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Ed Funding and School Choice Among legislative Issues to Watch
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Education Funding Forum, Millsaps College
Desare Frazier

Funding Mississippi public schools and school choice are some of the issues education advocates are debating ahead of the 2018 legislative session. MPB's Desare Frazier reports. 

According to Nancy Loome with the Parent's Campaign, Mississippi has more poor students than any other state. She says more resources are needed so every child can succeed.

"Of course the resources need to be spent well. But they've also got to be sufficient and we've not done a good job of making sure that we provide sufficiently for our students," said Loome. 

Loome and other education advocates attended a forum at Millsaps College talking, about what people should watch when lawmakers debate education funding in January. Loome says the existing Mississippi Adequate Education Program is good, but needs improvement. She says the Ed Build funding recommendations proposed last year, don't include a formula to calculate the base amount allocated for each student. Sanford Johnson, of Mississippi First, says Ed Build provides additional funding for poor students, those with disabilities and English learners. His concern is lawmakers deviating from the plan.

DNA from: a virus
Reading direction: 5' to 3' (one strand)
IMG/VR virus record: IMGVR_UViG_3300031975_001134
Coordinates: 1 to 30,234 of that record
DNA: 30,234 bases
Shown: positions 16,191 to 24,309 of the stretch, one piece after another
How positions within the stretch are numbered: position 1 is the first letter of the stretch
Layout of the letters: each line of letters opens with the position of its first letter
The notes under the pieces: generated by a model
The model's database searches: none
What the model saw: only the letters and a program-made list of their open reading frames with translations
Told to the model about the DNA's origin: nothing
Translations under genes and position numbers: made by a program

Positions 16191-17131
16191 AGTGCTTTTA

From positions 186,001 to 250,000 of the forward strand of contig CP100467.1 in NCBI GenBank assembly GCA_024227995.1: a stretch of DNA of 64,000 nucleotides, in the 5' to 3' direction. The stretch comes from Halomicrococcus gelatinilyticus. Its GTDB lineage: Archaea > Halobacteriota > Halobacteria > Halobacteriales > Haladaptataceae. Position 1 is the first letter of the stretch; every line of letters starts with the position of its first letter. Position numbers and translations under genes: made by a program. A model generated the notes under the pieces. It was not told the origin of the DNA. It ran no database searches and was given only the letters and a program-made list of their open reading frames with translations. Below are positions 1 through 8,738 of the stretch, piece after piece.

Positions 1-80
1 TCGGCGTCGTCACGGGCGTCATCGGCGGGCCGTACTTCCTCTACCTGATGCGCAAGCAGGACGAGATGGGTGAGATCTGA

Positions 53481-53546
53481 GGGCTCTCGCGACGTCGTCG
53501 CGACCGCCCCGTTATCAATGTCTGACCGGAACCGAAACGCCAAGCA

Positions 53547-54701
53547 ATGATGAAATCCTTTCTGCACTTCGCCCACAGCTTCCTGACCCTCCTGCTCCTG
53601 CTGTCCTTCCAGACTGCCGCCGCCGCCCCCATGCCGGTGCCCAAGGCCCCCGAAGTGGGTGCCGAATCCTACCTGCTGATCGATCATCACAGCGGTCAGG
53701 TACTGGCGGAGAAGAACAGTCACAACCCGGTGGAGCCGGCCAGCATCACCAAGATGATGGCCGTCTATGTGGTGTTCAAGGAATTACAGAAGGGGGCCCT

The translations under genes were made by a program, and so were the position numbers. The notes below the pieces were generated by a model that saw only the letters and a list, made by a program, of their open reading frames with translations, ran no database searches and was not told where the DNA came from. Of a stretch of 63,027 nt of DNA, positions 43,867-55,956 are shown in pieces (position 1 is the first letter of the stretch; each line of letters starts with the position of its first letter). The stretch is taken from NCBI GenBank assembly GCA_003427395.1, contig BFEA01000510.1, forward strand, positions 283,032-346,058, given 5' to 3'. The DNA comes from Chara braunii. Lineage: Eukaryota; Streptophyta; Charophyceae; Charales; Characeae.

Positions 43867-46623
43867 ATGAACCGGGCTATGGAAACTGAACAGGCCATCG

"It's going to come down to the legislature to decide what's going to be in an actual bill. What is the base student cost going to be. What are the weights going to be," said Johnson.

Grant Callen of Empower Mississippi says the adequate education program has failed miserably because funding stays the same even when school district enrollment drops. He says funding is important, but who controls the dollars is just as critical.  

"Either in the local school districts, amongst principals and school leaders and most importantly parents. Parents must be able to decide how education dollars are spent and what schools their children get to attend. 

The MAEP formula has been fully funded only twice in some 20 years. Advocates agree funding should be transparent and the public must have a voice in the process.